At this size, feel that it will enable one to create scenarios based around favourite scenes from books, movies, TV shows, artworks, cities or any other popular culture idea or subject matter. It also means you don’t need thousands and thousands of pieces and months to build. Thus, it helps to keep it accessible to everyone.

Main Components

There are 4 main components to a LEGO Scenario – The Action/Wheel Box, Front Display, Billboard and Drive source (either a hand or a motor). Designed it around a 16×16 plate and interconnecting modules. This seemed like a striking a good balance between size and ultimately cost. It hooks into the already existing design language of micro builds. Connections can be made to micropolis layouts and add motion to cities.  

Lets start off by looking at each of the 3 themes.

Star Wars

This is the Star Wars Scenario. It is based around Episode 4, apart from the minifigs. The front box has is the trench run scene with Luke’s x-wing, which moves side to side. Also has a gun turret that spins around trying to shoot down rebel ships. There is this maintenance panel which opens so you can get in and make any subtle adjustments to the gears if you need to. This is my first attempt at any serious grabbling, or creating the hint of detail and was a fun process.

Moving to the action box you have the rebel ships on the middle wheel flying in one direction, while the Empires ships on the other 2 wheels flying in the opposite direction to intercept.

Ships here are the Tie Fighters, Tie Bomber, and a couple of Star Destroyers. For the rebels, an X-wing, Tantive IV and or course the iconic Millenium Falcon. A few colours might be slightly off but just dealing with the colours and pieces that we have available to us.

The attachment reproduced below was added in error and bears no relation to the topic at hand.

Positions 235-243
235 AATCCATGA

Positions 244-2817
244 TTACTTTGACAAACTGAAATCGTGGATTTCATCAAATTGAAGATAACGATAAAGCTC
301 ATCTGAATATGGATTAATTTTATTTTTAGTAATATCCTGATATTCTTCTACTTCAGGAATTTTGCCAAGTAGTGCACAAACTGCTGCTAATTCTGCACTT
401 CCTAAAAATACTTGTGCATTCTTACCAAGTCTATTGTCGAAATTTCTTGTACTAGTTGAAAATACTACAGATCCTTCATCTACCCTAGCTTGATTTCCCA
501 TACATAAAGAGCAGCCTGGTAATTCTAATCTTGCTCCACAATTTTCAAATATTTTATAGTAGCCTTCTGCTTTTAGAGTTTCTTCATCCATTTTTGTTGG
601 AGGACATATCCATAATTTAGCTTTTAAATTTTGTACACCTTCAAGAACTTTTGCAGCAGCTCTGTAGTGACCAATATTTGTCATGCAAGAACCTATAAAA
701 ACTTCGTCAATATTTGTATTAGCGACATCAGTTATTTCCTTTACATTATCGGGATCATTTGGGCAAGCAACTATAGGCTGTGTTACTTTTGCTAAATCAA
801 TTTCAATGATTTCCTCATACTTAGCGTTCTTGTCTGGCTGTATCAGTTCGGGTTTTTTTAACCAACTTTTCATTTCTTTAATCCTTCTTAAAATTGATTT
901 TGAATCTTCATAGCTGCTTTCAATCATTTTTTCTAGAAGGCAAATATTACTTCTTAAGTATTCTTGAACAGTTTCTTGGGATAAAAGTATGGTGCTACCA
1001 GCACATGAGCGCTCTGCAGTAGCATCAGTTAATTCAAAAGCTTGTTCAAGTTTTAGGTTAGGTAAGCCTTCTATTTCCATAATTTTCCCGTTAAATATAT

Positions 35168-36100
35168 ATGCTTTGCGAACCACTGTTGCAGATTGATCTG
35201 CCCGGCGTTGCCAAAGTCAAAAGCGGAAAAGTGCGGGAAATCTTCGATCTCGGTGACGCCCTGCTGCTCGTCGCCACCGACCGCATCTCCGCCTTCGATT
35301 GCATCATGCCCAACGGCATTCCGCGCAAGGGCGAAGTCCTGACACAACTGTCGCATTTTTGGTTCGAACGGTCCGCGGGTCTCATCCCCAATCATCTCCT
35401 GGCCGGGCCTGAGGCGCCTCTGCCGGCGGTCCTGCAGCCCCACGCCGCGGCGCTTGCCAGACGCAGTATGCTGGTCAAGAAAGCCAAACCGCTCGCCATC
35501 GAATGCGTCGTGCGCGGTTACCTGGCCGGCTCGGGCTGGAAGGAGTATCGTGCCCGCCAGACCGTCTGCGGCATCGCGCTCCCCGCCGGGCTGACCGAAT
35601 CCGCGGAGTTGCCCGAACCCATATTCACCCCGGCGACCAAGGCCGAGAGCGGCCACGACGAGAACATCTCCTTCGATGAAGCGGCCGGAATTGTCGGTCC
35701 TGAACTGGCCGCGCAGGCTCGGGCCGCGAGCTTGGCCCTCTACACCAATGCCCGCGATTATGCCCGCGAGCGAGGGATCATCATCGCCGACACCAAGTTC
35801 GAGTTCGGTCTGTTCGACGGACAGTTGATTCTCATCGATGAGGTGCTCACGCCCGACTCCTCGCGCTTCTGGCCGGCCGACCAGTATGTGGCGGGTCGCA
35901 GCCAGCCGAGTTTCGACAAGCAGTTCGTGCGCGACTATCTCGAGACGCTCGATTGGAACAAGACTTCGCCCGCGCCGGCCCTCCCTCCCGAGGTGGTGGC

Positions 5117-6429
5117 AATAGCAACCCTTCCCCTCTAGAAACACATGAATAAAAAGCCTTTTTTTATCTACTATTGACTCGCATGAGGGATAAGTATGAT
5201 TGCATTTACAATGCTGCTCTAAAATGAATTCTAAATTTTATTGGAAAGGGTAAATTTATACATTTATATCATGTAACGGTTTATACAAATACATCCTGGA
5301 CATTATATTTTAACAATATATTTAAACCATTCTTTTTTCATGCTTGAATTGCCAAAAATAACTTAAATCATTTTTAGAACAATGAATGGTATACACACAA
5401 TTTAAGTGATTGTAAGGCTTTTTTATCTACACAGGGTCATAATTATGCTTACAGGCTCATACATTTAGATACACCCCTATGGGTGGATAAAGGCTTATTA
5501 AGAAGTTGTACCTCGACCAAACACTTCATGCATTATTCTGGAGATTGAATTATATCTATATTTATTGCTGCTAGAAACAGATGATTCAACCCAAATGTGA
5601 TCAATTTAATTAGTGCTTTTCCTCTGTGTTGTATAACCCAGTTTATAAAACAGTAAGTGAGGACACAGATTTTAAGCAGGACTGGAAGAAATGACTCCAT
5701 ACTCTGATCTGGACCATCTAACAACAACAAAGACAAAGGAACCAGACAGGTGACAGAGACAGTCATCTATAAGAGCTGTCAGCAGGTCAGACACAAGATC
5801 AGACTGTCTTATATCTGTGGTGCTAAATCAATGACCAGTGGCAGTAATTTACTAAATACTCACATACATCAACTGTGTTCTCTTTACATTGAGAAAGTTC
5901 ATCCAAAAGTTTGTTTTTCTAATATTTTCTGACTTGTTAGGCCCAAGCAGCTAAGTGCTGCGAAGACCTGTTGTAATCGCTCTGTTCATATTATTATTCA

On the billboard we have the Death Star in the process of firing the primary weapon. The Death Star itself does have a subtle light relief effect going on over the space of 4 tile heights. Tried to have the main dish area a little countersunk. Being the 16 bricks wide, think it has a nice rotation effect.

The other scene is from the climax of Empire Strikes back with Luke and Vader fighting it out on the Cloud City platform. Been challenging to create the platform in alternating 1 and 2 brick wide sections. Think it has turn out OK and really opens up possibilities with being able to include minifigures. Yes there is some slight inconsistency with scale but think of it as artistic licence. Like when you see movie posters with giant background heads and tiny foreground elements.

My apologies to any Star Wars purists out there. We are probably casual Star Wars LEGO fans so the minifigs have all been mixed up and we only have a handful (yes I know Luke wasn’t wearing his orange flight suit in this scene but you get the idea).

One thing to note, due to the tight tolerance of one of the Star Destroyers, the wheels will only rotate in one direction (as the Star Destroyer can be massaged through the gap. If it tries to go the other way, it just gets stuck. That’s why you might hear a slight clicking sound as the Star Destroyer goes around).

London City